Monday, November 9, 2015


This month is Diabetes Awareness Month in the US and for the rest of the world, Saturday marks the World Diabetes Awareness Day. Despite having relatives with diabetes, I am ashamed to say I hadn't given the diagnosis or consequences of diabetes much thought until I contracted gestational diabetes or diabetes during my pregnancy. A very strict carb-controlled diet followed, and as a result and very luckily my baby girl was born without any health problems.

Touch wood.

Unfortunately, at my 12 week check-up after the birth, it turned out that I was one of the very few women who got to keep her glucose intolerance and I am now officially 'pre-diabetic', with annual tests for Type 2 Diabetes (which is an inevitability at some point now) and also a very strong warning that I must continue to control my carbohydrate intake, exercise regularly and sleep consistently. Anyone else who has a 6 month old baby, or has ever had a 6 month old baby, is probably wetting themselves laughing right now.

Practicalities of this aside, a diagnosis of 'pre-diabetes' is not just something that medicine is thrown at. People with pre-diabetes still make insulin, just not enough and therefore we need to help our bodies by not overloading them with fast-acting sugars or too many carbohydrates. It is amazing how much sugar there is in different foods, and what suddenly becomes limited - like milk or yogurt for example. Pasta portions look depressingly small when you weigh out the 40g of carbs (for women, 50g for men), that you are recommended to eat per main meal and only a third of a thin-crust pizza? Who can live off of that?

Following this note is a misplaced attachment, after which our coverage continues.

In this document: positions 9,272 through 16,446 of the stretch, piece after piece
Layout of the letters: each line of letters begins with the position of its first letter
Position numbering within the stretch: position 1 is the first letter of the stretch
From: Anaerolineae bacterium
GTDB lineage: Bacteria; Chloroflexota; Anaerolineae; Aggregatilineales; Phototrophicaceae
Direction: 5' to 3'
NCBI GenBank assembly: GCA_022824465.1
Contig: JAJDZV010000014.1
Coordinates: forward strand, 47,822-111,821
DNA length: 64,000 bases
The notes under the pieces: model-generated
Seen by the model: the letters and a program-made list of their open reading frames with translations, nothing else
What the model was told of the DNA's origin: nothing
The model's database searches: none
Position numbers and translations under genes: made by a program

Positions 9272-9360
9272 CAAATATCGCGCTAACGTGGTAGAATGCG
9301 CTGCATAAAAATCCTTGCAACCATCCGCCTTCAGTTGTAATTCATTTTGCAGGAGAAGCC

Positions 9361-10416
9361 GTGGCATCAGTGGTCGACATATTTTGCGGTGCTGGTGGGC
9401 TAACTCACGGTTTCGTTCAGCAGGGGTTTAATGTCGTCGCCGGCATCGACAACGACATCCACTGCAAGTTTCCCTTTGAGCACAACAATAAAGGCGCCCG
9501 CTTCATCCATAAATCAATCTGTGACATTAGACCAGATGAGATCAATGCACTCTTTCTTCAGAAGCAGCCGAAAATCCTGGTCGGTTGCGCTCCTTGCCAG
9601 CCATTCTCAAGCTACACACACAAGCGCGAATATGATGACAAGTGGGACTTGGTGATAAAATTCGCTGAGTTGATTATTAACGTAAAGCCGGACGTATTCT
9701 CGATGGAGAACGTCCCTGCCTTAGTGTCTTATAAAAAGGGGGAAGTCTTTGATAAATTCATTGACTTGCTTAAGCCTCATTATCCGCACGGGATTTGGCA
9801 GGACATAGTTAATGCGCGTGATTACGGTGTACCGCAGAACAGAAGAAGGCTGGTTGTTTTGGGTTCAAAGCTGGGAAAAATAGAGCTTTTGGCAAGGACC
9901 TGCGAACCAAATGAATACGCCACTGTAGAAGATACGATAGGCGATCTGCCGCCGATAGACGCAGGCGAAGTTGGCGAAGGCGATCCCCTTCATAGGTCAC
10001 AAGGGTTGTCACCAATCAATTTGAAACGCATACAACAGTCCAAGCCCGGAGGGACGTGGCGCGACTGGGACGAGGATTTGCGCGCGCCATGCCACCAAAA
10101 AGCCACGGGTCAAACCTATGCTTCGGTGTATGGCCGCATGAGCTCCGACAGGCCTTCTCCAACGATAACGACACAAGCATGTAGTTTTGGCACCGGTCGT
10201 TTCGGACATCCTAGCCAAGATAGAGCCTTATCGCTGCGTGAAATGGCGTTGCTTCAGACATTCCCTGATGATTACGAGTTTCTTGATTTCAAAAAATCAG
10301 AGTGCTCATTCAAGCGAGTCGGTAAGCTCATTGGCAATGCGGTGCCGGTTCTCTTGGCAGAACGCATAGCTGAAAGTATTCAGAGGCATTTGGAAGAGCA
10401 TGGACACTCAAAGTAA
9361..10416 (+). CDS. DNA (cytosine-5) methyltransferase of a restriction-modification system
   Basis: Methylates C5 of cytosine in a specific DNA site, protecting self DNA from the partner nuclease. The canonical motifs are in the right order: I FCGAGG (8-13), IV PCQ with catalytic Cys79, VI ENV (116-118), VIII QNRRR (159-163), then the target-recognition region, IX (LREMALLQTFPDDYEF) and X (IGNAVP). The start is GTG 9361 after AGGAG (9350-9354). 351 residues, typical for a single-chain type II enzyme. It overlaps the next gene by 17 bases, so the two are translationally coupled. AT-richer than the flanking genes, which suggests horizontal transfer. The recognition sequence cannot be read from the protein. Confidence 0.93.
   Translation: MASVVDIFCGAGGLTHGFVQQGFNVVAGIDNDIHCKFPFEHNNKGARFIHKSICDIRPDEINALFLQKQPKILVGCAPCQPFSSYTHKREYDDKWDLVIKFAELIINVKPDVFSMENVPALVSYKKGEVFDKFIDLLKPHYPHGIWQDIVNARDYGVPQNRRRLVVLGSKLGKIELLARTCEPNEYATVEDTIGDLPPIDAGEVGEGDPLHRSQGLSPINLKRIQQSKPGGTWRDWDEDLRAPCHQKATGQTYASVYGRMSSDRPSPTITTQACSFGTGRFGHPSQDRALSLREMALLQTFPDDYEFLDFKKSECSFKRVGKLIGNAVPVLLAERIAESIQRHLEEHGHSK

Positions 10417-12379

The thing is, for people with pre-diabetes (or even a risk of diabetes), it isn't JUST a disease - it's a complete lifestyle change and one that isn't always that easy to come to terms with. I am a complete foodie and when visiting new cities or places, investigate where we can eat before what other attractions there are for us to see. When I socialise with friends it is over food; I cook obsessively and love entertaining. I relax in front of cooking shows, read cookery books and magazines. Within minutes of receiving my test results, I saw my favourite dishes disappearing before my eyes. My favourite pastimes, the way I viewed food all had to change. Not only on the sugar front either, as my risk of heart disease, stroke and dementia increased ten-fold with the diagnosis.

 It is a struggle to come to terms with. Anyone who has ever attempted a diet change will know how challenging it is to stick to it. And that's when you are just trying to drop a couple of pounds. Let alone, when it could be the difference between a chronic illness or not. So how did I accept my condition?

Well, not easily. But here are some ideas that I put into practice that might help you, if you are, or know anybody who is coming to terms with pre-diabetes. I should probably say here that I am not a nutritionalist, psychologist or any other 'ist' - and these ideas are really just my own.

1. Look at it as a challenge. Still want to eat your favourite foods - then chances are you can. If you don't mind experimenting a bit in the kitchen, then there are plenty of substitutes you can make for your traditional, carb-heavy snacks. This Cauliflower Pizza Base is actually pretty tasty (even if the texture isn't quite the same), and Zucchini Noodles mixed in with the correct serving of traditional spaghetti, can help bulk our your food to look and feel more normal. Not a whizz in the kitchen? Then simply max out on tasty veggie sides and reduce your portions. I now eat a third of a pizza, make a massive salad and chow down on an antipasti starter. Anti pasti, such as juicy, marinated olives, used to be a treat and excitingly can now become part of my healthy diet. Hooray. I also can't wait to try these  Sweet Pepper 'Nachos' from 'A Sweet Life'